Guest blog from Alastair Fraser, author of Forestry Flavours of the Month: The Changing Face of World Forestry







Publication Date: May 20, 2016
Publisher: AuthorHouse
Formats: Ebook
Pages: 228
Genre: Biography
Tour Dates: September 4 - 15

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Forestry touches on all aspects of human welfare in one way or another, which is why foresters need to play an active role in determining our collective agenda. Alastair Fraser, a lifelong forester and the co-founder of LTS International, a forestry consulting company, explains how forestry changes with political cycles and how foresters can promote healthy forests at all times.

He explores critical issues such as:
• forests and their connection to coal;
• forest's role in combatting floods and climate change;
• illegal logging in Indonesia, Laos, and elsewhere;
• tactics to promote sustainable forestry management;
• plantations as a solution to tropical deforestation.

From pulping in Sweden and Brazil, paper mills in Greece and India, agroforestry in the Philippines, "pink" disease in India and oil bearing trees of Vietnam, no topic is off limits. Based on the author's life as a forester in dozens of countries, this account shows the breadth of forestry and makes a convincing case that forestry management needs to focus on managing change and achieving sustainability. Whether you're preparing to become a forester, already in the field, or involved with conservation, the environment or government, you'll be driven to action with Forestry Flavours of the Month.




Forestry Flavours of the Month; the Changing Face of World Forestry 

Forests still cover almost a third of the world’s land area, but few people other than professional foresters and conservationist have much idea about what forests are and how they benefit mankind. The word “forest” conjures up many differing images for people depending on where they live and what kind of life they lead. 

The book highlights the author’s 55-year career as an international forestry consultant, and shows how the issues facing forestry and foresters around the world have changed over time. Major issues such as tropical deforestation and sustainability have come and gone in response to economic and political cycles. Covering rural poverty and development, climate change, energy, airships, floating pulp mills, radio communication, tobacco curing and more, the book also highlights some of the difficulties foresters face, such as illegal logging.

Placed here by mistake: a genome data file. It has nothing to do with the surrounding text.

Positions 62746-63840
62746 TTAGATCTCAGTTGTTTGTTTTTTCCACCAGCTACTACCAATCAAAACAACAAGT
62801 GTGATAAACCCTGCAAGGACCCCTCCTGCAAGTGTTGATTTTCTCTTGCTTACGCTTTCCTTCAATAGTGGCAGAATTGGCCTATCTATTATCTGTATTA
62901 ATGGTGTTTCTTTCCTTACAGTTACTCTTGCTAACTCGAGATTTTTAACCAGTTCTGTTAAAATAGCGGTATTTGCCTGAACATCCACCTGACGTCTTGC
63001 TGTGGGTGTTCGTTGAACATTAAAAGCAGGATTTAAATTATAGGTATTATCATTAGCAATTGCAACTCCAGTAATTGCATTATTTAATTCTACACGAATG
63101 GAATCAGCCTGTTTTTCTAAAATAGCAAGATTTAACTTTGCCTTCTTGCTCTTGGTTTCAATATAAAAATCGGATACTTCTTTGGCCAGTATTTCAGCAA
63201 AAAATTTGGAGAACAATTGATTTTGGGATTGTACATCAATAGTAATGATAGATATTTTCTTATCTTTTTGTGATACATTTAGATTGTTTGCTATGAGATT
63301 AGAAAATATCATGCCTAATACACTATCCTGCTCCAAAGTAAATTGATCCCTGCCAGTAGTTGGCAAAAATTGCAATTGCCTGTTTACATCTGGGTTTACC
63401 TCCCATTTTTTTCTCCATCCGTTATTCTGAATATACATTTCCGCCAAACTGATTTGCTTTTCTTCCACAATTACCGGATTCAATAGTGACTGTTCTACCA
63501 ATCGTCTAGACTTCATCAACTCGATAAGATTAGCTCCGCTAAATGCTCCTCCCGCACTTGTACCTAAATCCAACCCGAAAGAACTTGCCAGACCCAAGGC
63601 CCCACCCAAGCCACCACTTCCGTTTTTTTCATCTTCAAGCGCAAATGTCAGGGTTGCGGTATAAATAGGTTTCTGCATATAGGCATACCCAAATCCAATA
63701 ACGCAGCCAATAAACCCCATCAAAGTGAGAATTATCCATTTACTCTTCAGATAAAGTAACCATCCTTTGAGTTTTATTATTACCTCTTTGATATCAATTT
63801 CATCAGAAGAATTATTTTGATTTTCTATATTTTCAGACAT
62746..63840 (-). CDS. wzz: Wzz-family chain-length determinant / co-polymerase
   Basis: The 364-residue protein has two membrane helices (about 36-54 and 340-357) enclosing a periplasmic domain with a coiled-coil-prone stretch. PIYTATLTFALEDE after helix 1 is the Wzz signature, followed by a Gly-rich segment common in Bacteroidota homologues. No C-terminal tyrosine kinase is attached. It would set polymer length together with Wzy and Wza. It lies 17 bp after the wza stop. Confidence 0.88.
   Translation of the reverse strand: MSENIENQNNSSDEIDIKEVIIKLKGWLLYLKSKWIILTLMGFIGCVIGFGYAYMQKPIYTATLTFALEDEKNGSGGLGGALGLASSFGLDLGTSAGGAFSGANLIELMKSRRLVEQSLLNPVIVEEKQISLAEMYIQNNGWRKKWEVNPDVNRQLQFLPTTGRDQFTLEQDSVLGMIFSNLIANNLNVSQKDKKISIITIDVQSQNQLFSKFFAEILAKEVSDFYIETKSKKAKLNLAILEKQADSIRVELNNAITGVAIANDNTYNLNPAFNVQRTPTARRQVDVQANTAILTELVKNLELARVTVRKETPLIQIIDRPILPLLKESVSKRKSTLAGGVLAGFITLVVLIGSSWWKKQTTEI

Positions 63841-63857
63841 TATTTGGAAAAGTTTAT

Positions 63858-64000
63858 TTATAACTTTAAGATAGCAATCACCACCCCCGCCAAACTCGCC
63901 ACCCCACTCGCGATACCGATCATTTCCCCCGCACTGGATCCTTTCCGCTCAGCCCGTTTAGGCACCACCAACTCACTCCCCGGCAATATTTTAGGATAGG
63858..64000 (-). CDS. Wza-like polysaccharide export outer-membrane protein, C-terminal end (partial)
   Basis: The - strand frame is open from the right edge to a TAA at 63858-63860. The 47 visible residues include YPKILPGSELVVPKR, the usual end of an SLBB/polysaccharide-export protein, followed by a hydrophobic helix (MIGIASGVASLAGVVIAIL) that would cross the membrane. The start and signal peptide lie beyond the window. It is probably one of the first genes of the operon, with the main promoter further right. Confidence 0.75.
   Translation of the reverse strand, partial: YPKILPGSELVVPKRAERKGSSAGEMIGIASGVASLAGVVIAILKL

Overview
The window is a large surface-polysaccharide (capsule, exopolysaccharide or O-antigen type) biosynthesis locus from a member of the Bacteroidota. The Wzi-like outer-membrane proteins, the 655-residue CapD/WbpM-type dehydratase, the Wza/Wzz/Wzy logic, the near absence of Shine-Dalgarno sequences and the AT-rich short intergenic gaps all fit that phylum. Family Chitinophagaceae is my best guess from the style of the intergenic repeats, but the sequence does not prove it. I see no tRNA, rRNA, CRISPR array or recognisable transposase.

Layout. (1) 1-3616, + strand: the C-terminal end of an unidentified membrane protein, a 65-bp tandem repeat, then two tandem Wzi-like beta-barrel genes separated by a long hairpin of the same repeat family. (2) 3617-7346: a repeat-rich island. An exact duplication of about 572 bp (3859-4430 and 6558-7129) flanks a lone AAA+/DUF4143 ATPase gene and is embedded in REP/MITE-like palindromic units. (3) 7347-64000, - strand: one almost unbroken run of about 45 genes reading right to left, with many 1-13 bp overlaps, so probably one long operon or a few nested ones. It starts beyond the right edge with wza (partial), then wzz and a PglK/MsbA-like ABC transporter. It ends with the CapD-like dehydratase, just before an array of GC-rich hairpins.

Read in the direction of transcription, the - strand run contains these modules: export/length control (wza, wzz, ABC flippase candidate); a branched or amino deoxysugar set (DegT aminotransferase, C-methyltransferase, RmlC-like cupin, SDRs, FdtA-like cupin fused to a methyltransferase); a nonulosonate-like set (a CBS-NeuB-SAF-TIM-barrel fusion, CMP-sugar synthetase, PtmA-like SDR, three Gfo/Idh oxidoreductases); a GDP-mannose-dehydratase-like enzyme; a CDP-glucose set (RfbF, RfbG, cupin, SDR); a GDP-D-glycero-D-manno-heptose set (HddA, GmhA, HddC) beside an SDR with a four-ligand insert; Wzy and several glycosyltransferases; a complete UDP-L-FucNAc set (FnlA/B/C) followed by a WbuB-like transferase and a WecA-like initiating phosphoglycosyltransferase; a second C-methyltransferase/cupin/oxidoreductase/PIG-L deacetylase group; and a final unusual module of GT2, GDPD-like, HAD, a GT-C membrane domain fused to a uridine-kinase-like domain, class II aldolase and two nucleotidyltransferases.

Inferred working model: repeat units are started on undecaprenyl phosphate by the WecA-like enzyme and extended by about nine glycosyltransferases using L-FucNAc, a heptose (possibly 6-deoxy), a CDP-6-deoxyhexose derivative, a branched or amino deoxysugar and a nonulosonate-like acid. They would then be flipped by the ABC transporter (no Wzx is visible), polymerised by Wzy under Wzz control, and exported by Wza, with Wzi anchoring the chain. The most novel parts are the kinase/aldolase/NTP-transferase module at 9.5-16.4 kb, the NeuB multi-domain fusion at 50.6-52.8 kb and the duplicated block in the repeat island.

“Climate change, tropical deforestation and environmental degradation are major issues for today’s society, and while it is easy to suggest things that should be done, the reality of trying to change things on the ground is very challenging,”. 

The combination of an autobiography and a travel book related to global forestry, the book shares the author’s experiences in over 20 countries, including the United States, Russia, China and Brazil. The final chapter also highlights the worrying trend around the world for governments to split responsibility for the production side of forests from the conservation and environmental aspects between departments, thus weakening the ability of the professionals to take a holistic approach to the management of forests. 

“For older people who are concerned about the environment and related issues, I hope the book will provide them with a better understanding of what is actually happening around the world and what foresters are trying to do about it,” “For young readers in high school or university, I hope that the book will inspire some of them to take up the challenge of becoming foresters and following up on some of the issues raised in the book.”


Alastair Fraser is a founder member of the archaeology group No Man s Land. He has worked as researcher and participant in a number of Great War documentaries. Steve Roberts is a retired police officer and an ex-regular soldier. He specialises in researching individuals who served during the war and is also a founder member of No Man s Land. Andrew Robertshaw frequently appears on television as a commentator on battlefield archaeology and the soldier in history, and he has coordinated the work of No Man s Land. His publications include Somme 1 July 1916: Tragedy and Triumph, Digging the Trenches (with David Kenyon) and The Platoon.



Monday, October 23, 2017

Book feature: The Special and the Ordinary by David Clapham